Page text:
Former Husky Todd Honas set to walk away from the game he loves

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Husker senior cornerback Jeramiah Stovall collapsed onto his back on the north end zone goal line as time expired, the same exact time Iowa players rushed to grab the Hero’s Trophy, because the Hawkeyes did it again, kicking a last-second field goal for the second year in a row to beat Nebraska, ending any chance at a bowl for three seasons running.
Iowa’s win in Lincoln on a cold, raw and wet day was indeed the final knockout blow to another disappointing season, winning just five games. For former Husky all-state wide receiver and current Husker Todd Honas, the number five is painful enough, but nothing like his fifth concussion he suffered on Oct. 16 when a teammate blindsided him during practice, knocking him out of his football career, ending his playing days as he smartly protects his health for the long run.
So as Iowa kicker Keith Duncan blew kisses towards the Husker bench with one second on the clock, Todd, dressed in street clothes, could only watch like all of Husker Nation.
 “My first one (concussion) was my freshman year,” Todd told me after the game. “I was pretty clean for a year and a half, but I’ve had five in 3-1/2 years. I was planning on coming back but our team doctor said I might want to think about it. I talked to our neurosurgeon and our team psychologist, and they all said it’s probably best.
“Northwestern was the last game I suited up. Two weeks after that is when I decided (to give up football).”
Todd is currently still in concussion protocol, sitting in a dark room for treatment and dealing with different affects from the brain being jarred.
“It’s tough. The biggest thing is my memory,” he pointed out. “It’s hard to sleep. Every one of them (concussions) is different. They all affect you in different ways. I still get really bad migraines just being in the stadium. The noise, the light when they do that flickering. It’s just something I’m going to have to deal with for awhile.”
He said he had an emotional conversation with coach Scott Frost about his situation not long ago.
“He told me a story of a guy from Oregon. He went through three concussions and he said that this guy got to the point where his fingers were always shaking. I don’t know if he was trying to talk me out of it (playing) but that’s how that went.
“It’s devastating. It was very emotional. It was a very hard week for me.”
Todd told me his fondest memories from his time as a Husker are last year’s Minnesota and Iowa games, but he said just being a part of this program is what he’ll remember most.
“The weird thing is that my best memories are off the field. I remember the plane rides, being on the bus, being at the hotel before the game. The games come and go, but now I’ve got 200 or 300 new friends.”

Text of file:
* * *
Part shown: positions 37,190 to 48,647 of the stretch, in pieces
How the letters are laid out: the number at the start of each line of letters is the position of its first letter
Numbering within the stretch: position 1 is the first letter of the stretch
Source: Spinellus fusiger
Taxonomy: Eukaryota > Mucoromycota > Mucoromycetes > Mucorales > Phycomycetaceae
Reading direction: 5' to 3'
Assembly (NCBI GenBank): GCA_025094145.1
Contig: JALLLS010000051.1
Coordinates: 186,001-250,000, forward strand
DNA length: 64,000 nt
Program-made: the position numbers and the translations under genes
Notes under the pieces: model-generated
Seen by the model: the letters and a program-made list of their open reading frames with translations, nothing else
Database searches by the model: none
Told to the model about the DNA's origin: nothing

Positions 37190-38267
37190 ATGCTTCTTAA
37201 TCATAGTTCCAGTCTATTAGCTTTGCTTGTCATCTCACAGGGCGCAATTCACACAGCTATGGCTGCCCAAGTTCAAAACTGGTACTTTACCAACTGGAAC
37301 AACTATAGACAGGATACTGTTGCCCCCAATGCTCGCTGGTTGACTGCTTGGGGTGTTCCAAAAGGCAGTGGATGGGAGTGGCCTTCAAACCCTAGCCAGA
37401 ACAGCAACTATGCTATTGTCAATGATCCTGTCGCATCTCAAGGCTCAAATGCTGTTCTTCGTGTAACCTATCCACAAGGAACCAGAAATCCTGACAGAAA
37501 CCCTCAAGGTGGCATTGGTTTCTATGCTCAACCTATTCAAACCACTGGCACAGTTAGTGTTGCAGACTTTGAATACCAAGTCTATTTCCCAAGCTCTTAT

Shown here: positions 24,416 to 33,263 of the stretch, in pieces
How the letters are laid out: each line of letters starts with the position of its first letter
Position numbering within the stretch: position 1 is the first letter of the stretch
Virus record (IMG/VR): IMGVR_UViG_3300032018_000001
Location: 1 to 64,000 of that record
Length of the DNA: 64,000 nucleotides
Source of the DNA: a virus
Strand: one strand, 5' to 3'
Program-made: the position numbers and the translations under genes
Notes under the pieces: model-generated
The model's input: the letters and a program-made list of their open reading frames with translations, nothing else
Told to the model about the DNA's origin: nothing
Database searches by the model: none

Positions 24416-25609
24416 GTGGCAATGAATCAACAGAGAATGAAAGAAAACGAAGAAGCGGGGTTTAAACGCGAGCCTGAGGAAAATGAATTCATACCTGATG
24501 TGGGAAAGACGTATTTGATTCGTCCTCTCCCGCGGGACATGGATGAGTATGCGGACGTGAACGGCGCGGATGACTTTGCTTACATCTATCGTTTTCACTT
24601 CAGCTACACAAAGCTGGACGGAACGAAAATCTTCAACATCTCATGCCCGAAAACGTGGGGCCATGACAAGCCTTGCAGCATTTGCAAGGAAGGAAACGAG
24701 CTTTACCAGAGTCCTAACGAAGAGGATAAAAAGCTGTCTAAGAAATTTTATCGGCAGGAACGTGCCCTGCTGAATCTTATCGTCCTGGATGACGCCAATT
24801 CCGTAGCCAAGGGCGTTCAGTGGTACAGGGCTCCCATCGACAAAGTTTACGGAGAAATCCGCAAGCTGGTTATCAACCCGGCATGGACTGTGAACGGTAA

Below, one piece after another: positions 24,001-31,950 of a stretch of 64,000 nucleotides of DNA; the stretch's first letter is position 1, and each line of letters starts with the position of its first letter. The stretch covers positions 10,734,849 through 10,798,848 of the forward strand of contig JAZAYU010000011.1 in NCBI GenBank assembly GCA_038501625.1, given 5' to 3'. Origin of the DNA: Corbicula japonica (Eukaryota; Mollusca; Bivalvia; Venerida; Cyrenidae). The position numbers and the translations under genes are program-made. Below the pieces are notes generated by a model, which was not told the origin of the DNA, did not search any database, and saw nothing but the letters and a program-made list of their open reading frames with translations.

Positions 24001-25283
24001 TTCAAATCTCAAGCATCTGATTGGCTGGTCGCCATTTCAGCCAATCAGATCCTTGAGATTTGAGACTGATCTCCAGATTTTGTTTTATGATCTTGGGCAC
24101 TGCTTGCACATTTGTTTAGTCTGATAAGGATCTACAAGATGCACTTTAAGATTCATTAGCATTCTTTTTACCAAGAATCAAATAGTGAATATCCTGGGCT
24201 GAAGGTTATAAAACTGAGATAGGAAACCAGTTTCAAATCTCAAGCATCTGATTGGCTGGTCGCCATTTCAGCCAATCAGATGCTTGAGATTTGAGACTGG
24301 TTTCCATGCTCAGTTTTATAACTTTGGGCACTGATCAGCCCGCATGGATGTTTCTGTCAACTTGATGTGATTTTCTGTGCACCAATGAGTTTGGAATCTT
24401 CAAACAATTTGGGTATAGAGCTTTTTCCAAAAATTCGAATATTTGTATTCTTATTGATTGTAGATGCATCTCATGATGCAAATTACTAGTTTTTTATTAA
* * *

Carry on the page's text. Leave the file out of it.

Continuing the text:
He said playing for the Huskers, especially with his hearing impairment, will hopefully inspire other kids to do the same.
“I’m glad I went through it in the end, to chase your dreams and to get a letter as well,” he mentioned. “Being from small-town Aurora meant the world to me. A lot of times when I was practicing, the things that kept me going was being from Aurora. I didn’t do it for the people here. I didn’t do it for anybody in Lincoln. It was because I was from Aurora. That’s what kept me going.”
He told me that he’s proud of fellow Auroran Austin Allen as well, noting the sophomore tight end has come a long ways on his journey to become co-number one tight end.
“He just serves other people so well. I’m so proud of him because I remember he didn’t even know if he was going to play college football. He took this on and he comes to work every single day. It was an honor being his teammate the last six or seven years.”
Todd said he remembers first playing the game of football in seventh grade, and the challenge it was dealing with his hearing aids in.
“I was trying to figure out how to play in the first place,” he laughed, “and then I couldn’t get my hearing aids to stay in. I would try to tape them. My mom even cut panty hose. I would try to put them over my head. I had to do a lot of different things to be able to play, and it got better and better, but what really made me love the game of football was coach (Randy) Huebert, the way he ran his program. I remember looking up to him and then when I got to play for him, it was incredible. I had great teammates as well, but that was where the love started, in seventh grade.”
As for this Iowa game, Todd was disappointed with the loss, disappointed in not being able to get to a bowl game like all the rest of us, yet proud of the way his guys battled and fought to the very end.
“We ran the ball really well. I was proud of the way we fought, but it’s devastating. It’s the same story just a different chapter, but I’m proud of the guys.”
Todd also said he’s been staying busy doing service events, such as Hands and Voices, having an event in October that drew the biggest crowd they’ve had in 20 or 30 years. And he’ll do more things like that until he graduates this May, then possibly pursuing a career in coaching.
“This is all so sudden,” he added about ending his playing career. “I was planning on this happening next year.”
As for Stovall, he was still laying on Tom Osborne field two or three minutes after the final gun. As I walked back past him from the northwest corner of the field, I knelt down, tapped him on the helmet, telling him good game, hoping that might inspire him to get up to join his teammates in the locker room.
And that’s what next year’s Huskers are going to have to do. They’re going to have to get up off the mat and fight.
DAVE BRADLEY can be reached at

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